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TIBET REGION

 

Welcome to the mystical land of Tibet, a place that for years has been shroud in mystery, hidden and made unreachable by the highest mountain range in the world - the Himalayas!

 

With panoramic views, the "Forbidden Land" of old is now offering a traveler the chance to explore either for cultural or religious interest. Tibet has the magnificent and wonderful natural scenery of the "third pole of the world” and the feature of the simple and unsophisticated Tibetan Buddhism.  Tibet also has a long history and beautiful landscape. Its brilliant and ancient monasteries and unique local customs attract flocks of tourists. Lhasa, Shigatse, Shannan, Nyingchi, Nagqu, Ngari and Qamdo have different land-forms and fantastic customs.

 

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Lhasa The name Lhasa means holy land in Tibetan. On the northern bank of Lhasa River, a tributary of Yarlung Zangbo River, it is 3,650 meters above sea level. It is famous for its long history. Lhasa is also famous as a city of sunshine, for its sunshine of more than 3,000 hours a year. It is the capital city of the Tibet Autonomous Region and is a political, economic and cultural center of the region. It boasts many historical sites and scenic spots both in its urban areas and outskirts. The Potala Palace and Jokhang, Sera, Gaindan monasteries and Drepung Temple are well known at home and abroad.

 

Shigatse Situated in central - southern Tibet, Shigatse is the second largest city of Tibet and a political, economic and cultural center of the region. Known as "Nianqumai" in ancient times, it is more than 500 years old and served as the capital of Tibet in the first half of the 17th century. South of the city lies the Tashilhumpo (Zhaxi Lhunpo) Lamasery, one of the four lamaseries of the Galu sect of Lamaism and the residence of the Panchan Lama for long. Southeast of the city is situated the Xialu Lamasery, a cross between Han and Tibetan architecture, built during the Song and Yuan Dynasties.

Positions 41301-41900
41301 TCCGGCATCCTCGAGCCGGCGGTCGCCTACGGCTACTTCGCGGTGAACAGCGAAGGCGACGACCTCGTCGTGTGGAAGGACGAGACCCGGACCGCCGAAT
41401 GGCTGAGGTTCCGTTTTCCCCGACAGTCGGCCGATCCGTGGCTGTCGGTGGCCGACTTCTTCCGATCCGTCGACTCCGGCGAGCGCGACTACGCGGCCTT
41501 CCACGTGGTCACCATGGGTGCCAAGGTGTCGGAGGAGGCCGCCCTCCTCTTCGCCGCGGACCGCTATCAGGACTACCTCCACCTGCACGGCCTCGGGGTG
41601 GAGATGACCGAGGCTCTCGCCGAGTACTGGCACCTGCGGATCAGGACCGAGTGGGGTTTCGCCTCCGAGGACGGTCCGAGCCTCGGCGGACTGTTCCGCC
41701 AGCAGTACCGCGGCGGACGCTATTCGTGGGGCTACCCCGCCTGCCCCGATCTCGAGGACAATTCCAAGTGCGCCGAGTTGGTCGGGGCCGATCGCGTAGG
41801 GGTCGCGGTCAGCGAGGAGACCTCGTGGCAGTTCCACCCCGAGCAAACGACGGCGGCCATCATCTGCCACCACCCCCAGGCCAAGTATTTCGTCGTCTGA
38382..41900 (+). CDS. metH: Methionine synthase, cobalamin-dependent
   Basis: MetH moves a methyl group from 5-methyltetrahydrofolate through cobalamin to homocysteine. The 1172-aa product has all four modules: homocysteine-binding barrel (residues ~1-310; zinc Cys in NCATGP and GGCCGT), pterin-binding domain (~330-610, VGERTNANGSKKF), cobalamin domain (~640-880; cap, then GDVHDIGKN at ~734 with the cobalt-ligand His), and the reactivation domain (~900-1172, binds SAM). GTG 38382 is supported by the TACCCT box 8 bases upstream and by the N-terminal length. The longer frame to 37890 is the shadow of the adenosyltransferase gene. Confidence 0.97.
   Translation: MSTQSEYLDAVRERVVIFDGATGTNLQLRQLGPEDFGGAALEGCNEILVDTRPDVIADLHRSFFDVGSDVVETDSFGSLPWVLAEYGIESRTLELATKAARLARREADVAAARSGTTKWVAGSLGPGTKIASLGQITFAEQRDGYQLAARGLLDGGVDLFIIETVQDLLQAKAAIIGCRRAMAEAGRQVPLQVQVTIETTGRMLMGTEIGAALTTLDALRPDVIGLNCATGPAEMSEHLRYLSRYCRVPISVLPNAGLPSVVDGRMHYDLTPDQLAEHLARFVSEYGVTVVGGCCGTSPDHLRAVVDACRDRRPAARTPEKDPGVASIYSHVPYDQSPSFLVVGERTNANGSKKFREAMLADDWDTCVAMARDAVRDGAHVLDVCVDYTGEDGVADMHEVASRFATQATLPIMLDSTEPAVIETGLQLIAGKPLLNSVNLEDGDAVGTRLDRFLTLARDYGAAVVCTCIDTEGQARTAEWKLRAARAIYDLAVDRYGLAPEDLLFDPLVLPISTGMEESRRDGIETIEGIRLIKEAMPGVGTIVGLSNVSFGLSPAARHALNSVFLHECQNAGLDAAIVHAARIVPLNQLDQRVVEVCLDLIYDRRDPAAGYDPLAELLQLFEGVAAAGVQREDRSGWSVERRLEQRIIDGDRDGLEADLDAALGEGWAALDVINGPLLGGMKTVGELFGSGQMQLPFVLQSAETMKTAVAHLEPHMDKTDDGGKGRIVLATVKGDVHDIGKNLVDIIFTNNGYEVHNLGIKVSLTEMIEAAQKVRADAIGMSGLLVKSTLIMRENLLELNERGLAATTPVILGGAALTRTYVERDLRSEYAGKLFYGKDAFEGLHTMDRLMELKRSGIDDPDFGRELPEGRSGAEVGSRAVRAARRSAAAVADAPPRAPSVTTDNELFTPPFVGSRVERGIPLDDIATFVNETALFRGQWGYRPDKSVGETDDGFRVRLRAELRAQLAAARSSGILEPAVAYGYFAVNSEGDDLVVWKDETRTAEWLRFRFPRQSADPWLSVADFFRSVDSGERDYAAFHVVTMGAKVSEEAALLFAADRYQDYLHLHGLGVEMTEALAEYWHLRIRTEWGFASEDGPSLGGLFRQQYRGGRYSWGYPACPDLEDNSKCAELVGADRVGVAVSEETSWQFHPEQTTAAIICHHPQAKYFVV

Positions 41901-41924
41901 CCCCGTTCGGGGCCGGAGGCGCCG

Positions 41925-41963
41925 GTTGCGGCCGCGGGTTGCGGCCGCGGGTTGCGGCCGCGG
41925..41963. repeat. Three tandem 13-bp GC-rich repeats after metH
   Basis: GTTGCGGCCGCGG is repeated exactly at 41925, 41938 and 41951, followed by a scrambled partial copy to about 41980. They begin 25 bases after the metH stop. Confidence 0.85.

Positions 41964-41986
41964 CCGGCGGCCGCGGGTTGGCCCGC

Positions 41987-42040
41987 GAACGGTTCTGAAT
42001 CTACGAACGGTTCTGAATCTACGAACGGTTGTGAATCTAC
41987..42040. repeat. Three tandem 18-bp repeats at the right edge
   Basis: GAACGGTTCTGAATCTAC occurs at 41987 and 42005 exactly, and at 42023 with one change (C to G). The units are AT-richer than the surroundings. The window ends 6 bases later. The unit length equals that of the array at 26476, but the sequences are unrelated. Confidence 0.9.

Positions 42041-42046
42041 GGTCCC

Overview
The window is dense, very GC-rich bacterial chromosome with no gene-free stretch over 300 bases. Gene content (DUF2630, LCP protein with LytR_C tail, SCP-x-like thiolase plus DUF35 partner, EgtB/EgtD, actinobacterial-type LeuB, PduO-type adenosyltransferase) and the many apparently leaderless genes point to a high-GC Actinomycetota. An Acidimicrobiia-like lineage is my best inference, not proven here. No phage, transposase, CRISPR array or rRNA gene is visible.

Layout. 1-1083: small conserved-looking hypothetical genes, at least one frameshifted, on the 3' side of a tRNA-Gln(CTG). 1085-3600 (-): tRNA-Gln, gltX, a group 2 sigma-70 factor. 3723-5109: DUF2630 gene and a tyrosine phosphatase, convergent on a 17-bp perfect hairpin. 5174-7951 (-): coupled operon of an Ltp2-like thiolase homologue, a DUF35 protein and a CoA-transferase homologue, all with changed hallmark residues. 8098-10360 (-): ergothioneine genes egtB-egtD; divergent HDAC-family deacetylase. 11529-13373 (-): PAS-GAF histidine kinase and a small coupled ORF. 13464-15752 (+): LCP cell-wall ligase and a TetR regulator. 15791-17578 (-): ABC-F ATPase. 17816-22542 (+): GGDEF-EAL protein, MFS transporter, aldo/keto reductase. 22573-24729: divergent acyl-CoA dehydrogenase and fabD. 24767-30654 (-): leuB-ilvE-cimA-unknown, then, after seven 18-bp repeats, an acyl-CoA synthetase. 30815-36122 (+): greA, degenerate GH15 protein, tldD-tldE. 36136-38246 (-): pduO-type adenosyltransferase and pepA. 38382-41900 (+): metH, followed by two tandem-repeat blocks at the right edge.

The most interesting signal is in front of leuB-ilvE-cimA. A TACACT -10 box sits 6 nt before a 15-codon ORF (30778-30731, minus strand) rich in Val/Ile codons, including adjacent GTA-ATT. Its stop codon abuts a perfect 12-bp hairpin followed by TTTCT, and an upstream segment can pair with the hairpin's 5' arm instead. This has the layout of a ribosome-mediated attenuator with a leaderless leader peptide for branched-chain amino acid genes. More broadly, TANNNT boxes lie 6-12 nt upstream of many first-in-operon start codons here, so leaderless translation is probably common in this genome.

Gyantse Presided over by the spectacular Gyantse Dzong, and once the third largest town in Tibet, Gyantse is the only substantial settlement in the Tibet to retain its vernacular architecture of sturdy two- and three-story farmhouses. Offering a rare and beautiful glimpse of Tibetan rural life, Gyantse should not be missed by any visitor to the Tibet. Historically, it was a trading town for goods from Nepal, Sikkim, and Bhutan, and the closure of the border at Dromo has saved Gyantse from the ravages of development and Han colonization. Most members of Tibet's current generation of political leaders hail from Gyantse.